AIDA model explained: Examples and tips for using this strategic marcomms planning model the real world
The AIDA model, tracing the customer journey through Awareness, Interest, Desire and Action, is perhaps the best-known marketing model amongst all the classic marketing models. Many marketers find AIDA useful since we apply this model daily, whether consciously or subconsciously, when we're planning our marketing communications strategy.
What is the AIDA model?
The AIDA Model identifies cognitive stages an individual goes through during the buying process for a product or service. It's a purchasing funnel where buyers go to and fro at each stage, to support them in making the final purchase.
It's no longer a relationship purely between the buyer and the company since social media has extended it to achieving the different goals of AIDA via information added by other customers via social networks and communities.
Essential marketing models
In our free, illustrated guide to 16 classic planning models diagrams we explain what they are and give examples of why and how to apply them in business.
It could be referred to as a communications model rather than a decision-making model, as it's identifying to companies, how and when to communicate during each of the stages as consumers will be using different platforms, engaging at different touchpoints and requiring different information throughout the stages from various sources.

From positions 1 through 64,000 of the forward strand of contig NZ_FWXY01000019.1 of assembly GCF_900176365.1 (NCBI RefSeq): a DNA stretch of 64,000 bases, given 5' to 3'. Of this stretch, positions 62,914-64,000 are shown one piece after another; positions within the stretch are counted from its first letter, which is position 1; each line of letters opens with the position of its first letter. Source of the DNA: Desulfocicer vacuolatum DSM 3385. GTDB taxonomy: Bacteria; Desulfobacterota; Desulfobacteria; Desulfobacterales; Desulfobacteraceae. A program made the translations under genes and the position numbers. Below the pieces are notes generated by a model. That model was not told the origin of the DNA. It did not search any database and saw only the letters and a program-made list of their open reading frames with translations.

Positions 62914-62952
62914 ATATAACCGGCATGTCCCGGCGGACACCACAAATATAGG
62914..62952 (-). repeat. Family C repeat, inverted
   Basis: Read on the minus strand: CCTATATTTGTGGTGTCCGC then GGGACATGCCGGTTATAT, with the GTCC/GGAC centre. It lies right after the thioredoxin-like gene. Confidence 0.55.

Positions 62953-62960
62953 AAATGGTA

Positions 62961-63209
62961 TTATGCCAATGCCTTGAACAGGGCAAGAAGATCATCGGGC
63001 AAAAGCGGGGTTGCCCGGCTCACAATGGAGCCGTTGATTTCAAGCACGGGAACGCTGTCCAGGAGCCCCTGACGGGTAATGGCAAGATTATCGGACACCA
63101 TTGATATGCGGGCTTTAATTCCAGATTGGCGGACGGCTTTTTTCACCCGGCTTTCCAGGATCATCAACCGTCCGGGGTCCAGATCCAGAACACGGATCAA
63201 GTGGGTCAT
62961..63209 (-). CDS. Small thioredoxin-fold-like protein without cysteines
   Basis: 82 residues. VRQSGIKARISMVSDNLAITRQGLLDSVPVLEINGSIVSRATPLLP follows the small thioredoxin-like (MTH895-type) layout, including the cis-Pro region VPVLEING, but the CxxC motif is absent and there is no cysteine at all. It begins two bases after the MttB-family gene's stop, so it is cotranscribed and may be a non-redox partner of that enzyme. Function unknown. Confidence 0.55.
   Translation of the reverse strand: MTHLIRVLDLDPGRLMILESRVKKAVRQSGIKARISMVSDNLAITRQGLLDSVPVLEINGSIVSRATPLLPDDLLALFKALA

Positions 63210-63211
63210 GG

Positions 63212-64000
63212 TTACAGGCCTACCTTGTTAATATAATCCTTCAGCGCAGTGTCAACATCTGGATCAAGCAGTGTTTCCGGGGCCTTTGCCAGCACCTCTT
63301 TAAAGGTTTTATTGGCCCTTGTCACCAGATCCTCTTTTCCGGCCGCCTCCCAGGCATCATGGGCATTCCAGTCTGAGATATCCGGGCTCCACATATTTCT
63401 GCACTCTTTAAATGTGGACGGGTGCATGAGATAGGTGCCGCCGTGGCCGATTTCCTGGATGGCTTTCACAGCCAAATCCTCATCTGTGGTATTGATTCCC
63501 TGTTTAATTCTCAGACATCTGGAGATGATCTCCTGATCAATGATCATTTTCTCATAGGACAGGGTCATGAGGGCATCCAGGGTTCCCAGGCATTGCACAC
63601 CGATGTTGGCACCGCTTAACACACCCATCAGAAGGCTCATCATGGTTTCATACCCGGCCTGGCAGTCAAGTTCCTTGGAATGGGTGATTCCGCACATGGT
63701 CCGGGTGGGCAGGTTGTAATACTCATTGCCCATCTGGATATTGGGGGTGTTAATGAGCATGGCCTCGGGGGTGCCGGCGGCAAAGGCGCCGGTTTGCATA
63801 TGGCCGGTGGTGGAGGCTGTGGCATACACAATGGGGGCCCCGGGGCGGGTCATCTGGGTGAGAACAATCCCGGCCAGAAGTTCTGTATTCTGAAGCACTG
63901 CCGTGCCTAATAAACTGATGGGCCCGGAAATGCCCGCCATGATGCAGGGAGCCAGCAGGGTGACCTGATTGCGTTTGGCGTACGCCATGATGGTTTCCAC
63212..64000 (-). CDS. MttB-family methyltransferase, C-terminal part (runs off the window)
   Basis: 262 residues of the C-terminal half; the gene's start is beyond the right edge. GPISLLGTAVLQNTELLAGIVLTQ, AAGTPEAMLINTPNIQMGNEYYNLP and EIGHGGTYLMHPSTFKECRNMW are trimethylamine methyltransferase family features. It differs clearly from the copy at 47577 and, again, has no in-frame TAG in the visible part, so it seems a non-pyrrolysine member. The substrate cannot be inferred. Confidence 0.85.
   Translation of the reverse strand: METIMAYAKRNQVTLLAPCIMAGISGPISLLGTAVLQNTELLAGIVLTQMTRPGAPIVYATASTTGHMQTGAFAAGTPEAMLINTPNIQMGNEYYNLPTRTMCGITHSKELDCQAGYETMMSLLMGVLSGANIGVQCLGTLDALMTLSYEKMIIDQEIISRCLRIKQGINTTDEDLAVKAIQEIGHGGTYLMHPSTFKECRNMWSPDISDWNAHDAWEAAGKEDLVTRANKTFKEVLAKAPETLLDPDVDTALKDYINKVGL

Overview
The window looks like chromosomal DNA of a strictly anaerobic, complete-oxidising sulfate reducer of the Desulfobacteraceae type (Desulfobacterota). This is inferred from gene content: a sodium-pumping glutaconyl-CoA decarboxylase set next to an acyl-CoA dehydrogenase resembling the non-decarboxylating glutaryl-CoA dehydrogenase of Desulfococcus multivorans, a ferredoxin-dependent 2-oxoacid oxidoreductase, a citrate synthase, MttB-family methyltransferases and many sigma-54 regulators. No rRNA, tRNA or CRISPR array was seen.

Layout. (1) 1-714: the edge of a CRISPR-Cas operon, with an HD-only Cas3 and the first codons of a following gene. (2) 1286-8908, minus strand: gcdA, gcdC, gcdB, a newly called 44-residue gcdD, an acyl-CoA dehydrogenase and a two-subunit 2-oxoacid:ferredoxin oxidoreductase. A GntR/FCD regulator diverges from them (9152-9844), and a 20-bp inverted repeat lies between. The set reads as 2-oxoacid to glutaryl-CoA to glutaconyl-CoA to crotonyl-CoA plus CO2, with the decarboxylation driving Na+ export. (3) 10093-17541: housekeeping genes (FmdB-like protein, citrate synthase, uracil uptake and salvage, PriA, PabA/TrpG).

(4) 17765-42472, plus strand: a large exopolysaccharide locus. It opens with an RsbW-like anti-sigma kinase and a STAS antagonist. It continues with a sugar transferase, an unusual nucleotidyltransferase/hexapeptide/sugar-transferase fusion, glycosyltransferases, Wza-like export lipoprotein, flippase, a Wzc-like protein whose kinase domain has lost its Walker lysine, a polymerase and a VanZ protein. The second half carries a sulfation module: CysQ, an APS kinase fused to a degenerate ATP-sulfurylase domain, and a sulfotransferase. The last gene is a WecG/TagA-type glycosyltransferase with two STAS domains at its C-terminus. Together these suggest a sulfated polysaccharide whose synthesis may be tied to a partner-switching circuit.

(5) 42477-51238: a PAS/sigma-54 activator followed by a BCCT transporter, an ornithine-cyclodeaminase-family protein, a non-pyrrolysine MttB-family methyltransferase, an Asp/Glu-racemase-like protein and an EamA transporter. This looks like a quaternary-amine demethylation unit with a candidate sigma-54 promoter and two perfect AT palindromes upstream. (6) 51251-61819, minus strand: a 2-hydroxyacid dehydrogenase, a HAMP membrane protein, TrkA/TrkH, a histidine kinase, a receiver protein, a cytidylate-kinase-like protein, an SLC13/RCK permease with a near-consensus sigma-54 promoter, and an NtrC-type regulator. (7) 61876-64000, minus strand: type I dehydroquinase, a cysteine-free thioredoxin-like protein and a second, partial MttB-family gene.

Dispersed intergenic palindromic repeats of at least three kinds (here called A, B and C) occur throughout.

So using this to help plan your tailored and targeted communication campaign may be a start.
Ask yourself some key questions throughout the stages:
Interest: How will we gain their interest? What is our content strategy? Social proof available to back up our reputation? How do we make this information available and where ? ie. on website, via videos, customer ratings,
Desire: What makes our product or service desirable? How do we interact personally to make an emotional connection? Online chat? Immediate response to Twitter feed? Share tips and advice?
Action: What are the call to actions and where do we place them? Is it easy for consumers to connect and where would they expect to find it? Think about which marketing channel/platform you are using and how to engage ie. across emails, website, landing pages, inbound phone calls etc.
Retention: What is the proposition to retain loyalty? At what stage do we encourage this on-line and off-line, and how?
1. Awareness: Ran a PR campaign four months prior to launch, promoting award, stylists, qualifications etc. and was reinforced through a DM campaign to targeted customer groups.
2. Interest: Executed a direct mail campaign to offer a free consultation or hair cut and finish. They used research to support that this would work, as females are loyal if the offer is compelling.
3. Desire: Close to the opening of the new salon, they ran exclusive local launch events which was advertised through local press and social media. This created a local buzz for 'people wanting an invite' and excited to see the new salon.
4. Action: Clear CTAS were positioned on the Facebook site (call to reserve), the website (call to book) and local advertising (call in to receive discount or the offer.
The case study didn't highlight Retention, though there are many ways to increase loyalty around sign up to mailing lists or social platforms which offer news about offers and events, discounts on product ranges, discounts according to the frequency of visit, etc.